San Jose, CA — In what's being touted as a first of its kind action in the country, gun owners in San Jose will soon be forced to purchase liability insurance and pay an annual fee for practicing their right to self defense. The City Council passed the resolution this week, and it is already being torn apart by those who can see past solving problems without government mandates.
"San Jose has an opportunity to become a model for the rest of the nation to invest in proven strategies to reduce gun violence, domestic violence and suicide and the many other preventable harms from firearms in our communities," San Jose Mayor Sam Liccardo said at a news conference Monday.
But will requiring legal gun owners to buy insurance do anything at all to stop crimes or keep people safe? Not very likely. The City Council's measure does nothing to address the problem of illegally obtained weapons that are stolen or purchased by criminals.
Despite this legislation coming forward as a reaction to the tragic mass shooting that took place at the Santa Clara Valley Transportation Authority rail yard that left nine people dead last May, it does absolutely nothing to stop criminal gun violence. All it does is place a burden on the thousands of lawful gun owners in the city.
The mayor, who acted as a cheerleader for the legislation, even admitted this fact, saying, “this won’t stop mass shootings and keep bad people from committing violent crime.”
On top of liability insurance, legal gun owners will also be forced to pay an annual fee to the city of $25. While it may not seem like much, coupled with an expensive insurance policy, it could make lots of legal gun owners who are having trouble paying their bills, criminals for noncompliance.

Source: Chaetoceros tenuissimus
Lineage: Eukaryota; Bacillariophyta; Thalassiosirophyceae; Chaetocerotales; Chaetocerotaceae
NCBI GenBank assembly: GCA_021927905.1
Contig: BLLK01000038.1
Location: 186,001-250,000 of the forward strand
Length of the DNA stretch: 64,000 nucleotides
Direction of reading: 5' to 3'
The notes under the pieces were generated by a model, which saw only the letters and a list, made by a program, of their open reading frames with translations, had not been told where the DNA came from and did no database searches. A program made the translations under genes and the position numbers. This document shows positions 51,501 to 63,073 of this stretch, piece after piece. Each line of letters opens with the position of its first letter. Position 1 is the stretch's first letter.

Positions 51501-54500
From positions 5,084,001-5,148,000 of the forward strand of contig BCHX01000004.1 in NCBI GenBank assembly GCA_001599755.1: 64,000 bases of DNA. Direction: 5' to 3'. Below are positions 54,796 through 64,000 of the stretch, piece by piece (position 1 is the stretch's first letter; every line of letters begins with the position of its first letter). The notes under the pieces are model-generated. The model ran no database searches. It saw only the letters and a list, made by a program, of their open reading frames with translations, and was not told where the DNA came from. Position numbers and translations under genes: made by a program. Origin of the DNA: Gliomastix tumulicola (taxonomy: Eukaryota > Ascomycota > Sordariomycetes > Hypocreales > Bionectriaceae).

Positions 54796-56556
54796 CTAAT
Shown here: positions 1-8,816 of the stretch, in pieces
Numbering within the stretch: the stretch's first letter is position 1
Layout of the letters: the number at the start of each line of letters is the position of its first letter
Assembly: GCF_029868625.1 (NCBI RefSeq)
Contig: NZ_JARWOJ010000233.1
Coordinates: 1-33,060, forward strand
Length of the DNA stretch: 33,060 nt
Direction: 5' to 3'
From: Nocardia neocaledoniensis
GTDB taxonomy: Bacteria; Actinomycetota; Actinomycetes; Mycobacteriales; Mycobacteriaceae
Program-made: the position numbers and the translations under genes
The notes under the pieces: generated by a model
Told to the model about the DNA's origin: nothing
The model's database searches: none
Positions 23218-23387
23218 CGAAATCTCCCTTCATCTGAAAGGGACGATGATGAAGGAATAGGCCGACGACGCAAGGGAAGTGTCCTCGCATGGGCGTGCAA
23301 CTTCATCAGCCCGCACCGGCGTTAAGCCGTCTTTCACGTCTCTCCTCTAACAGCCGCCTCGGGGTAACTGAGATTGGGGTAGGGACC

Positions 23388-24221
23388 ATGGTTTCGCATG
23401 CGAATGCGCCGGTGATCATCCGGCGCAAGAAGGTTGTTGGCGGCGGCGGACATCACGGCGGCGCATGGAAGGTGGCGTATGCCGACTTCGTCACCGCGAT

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Essentially, it is just another way for government to limit the ability of poor people to legally protect themselves.
To be clear, voluntarily purchasing gun liability insurance is a not a bad idea. Insurance companies — unlike the state — have an incentive to keep costs down and would likely require policy holders to practice gun safety like safes and trigger locks. They could even require policy holders to schedule biannual trips to the range to remain proficient with their firearms.
What's more, because police officers are public employees, a law requiring them to carry the liability insurance would not be a violation of their rights. As police violence costs taxpayers hundreds of millions of dollars every year in lawsuits, a personal liability insurance plan for cops would make perfect sense.
Liability insurance for police officers has long been one of the solutions to the problem of police violence for which the Free Thought Project has been advocating for years.
But, as readers of TFTP know, the state does not act with logic and reason and therefore makes no sense. This is why, according to the current legislation, current and retired law enforcement officers are exempt from the requirement to pay the $25 fee and to carry the liability insurance.
For everyone else who is not a cop, however, they will be forced to pay unspecified fines for non-compliance with the legislation — which will undoubtedly be enforced by the cops — who are exempt from that very law.